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Paul Devereux’s Sacred Geography Series

Gallery One: Where the Great Spirit Sits

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  1. Where the Great Spirit Sits (1)

    This sacred geography is to be found in the forested wilderness of Whiteshell Provincial Park in the Canadian province of Manitoba. Its two main focal areas are Tie Creek and Bannock Point. Of these two, Tie Creek is the best preserved, because it is the remotest and access is only allowed with an Anishinabe (Ojibway) people. This is a general view of Tie Creek.

  2. Where the Great Spirit Sits (2)

    This location is a broad area of tablerock scraped clear by glaciers tens of thousands of years ago, on which abstract and figurative designs, large and small, have been laid out by an unknown people long ago using small rocks. The designs, technically referred to as ‘petroforms’, include large-scale abstract and geometric patterns, such as lines, grids, curved and radial settings – like the one seen here.

  3. Where the Great Spirit Sits (3)

    A grid-like petroform setting at Tie Creek. No one knows the meaning of the petroform designs. Current First Nation, Indian, lore says that they are large-scale versions of the bark scrolls traditionally used by Ojibway people for teaching. Others interpretations say the designs are schematic depictions of sweat lodges, or of culture heroes, particularly Waynaboozhoo, the First Anishinabe. But today’s Indians do not claim that their ideas are necessarily the correct ones.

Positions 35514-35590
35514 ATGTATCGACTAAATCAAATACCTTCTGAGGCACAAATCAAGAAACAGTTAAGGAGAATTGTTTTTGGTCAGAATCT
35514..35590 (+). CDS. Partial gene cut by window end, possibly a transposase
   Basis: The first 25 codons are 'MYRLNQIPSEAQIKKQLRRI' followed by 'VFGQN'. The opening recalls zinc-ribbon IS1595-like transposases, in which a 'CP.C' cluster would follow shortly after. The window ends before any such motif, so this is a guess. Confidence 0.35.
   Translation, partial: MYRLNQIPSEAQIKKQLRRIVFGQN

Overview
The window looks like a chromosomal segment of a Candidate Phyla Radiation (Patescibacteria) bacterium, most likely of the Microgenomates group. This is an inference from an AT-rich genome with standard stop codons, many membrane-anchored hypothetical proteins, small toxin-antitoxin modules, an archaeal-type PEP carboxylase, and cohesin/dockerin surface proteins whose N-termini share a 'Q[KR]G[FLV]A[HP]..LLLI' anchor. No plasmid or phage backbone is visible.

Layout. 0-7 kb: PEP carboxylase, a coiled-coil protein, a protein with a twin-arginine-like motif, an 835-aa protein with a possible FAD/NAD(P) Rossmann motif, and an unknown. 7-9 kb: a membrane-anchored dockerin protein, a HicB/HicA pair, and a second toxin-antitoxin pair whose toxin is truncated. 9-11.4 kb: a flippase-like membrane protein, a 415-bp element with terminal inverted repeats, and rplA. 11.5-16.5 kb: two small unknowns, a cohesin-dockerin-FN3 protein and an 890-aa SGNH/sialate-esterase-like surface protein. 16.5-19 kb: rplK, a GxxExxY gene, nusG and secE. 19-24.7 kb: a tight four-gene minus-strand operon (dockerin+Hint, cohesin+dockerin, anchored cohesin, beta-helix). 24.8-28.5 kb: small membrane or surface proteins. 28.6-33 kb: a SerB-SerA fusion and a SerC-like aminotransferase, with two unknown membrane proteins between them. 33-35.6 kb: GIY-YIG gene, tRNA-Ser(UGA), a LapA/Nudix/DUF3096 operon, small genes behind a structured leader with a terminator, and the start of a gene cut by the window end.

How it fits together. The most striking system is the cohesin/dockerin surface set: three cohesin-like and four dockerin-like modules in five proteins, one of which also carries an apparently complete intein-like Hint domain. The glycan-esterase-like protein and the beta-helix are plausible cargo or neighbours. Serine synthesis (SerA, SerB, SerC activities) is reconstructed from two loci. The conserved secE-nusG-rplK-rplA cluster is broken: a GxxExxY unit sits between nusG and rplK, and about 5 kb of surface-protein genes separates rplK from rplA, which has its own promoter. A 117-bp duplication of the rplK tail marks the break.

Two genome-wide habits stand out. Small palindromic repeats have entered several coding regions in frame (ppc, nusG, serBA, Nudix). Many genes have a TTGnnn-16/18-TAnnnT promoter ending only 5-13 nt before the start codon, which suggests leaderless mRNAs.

4. Where the Great Spirit Sits (4)

    Another view of a boulder pattern at Tie Creek.

    The considerable antiquity of some of the features is indicated by dense lichen growth around the rocks, but their exact age is uncertain. Archaeologists have dated the remnants of a campsite found among the ground markings to c.500 A.D.

  5. Where the Great Spirit Sits (5)

    Around the perimeters of the tablerock area at Tie Creek, there are petroform depictions of wolf and bear paw marks a yard/metre across, as if giant versions of these creatures had padded in out of the surrounding forest.

  6. Where the Great Spirit Sits (6)

    At the approach to the Tie Creek petroform landscape is a natural boulder resembling a buffalo at rest, a simulacrum which in itself would have signified the sanctity of the area – indeed, an area so sacred that it is known to the Indians as Manito Ahbee, “Where the Great Spirit Sits”, and gives its name to the entire province of Manitoba.

  7. Where the Great Spirit Sits (7)

    At Bannock Point there are more figurative, representational elements than at Tie Creek, especially rock arrangements depicting serpents or snakes, an example of which is seen here.

    Ritual activity and religious observance is still undertaken at these petroform sites, and votive cloths tied to trees and the timber frames of long houses and sweat lodges are to be found close to the petroform designs.

    Present-day Anishinabe lore states that the designs were laid out by the First People.

  8. Where the Great Spirit Sits (8)

    At Bannock Point there are numerous turtle-shaped rings of rock that were vision quest “beds”. (In vision quests, an individual goes to a lonely or venerated place and spends a few days and nights with little or no food or sleep until a vision is had.) Many of the vision quest beds are ancient, but there are newer ones to, indicating the continuing of ritual practice at these sites.

In this 5-part series of galleries, we will look at a range of sacred geographies, the mindscapes of past times that can still speak to our souls. The power of sacred place.


Paul Devereux’s Sacred Geographies Series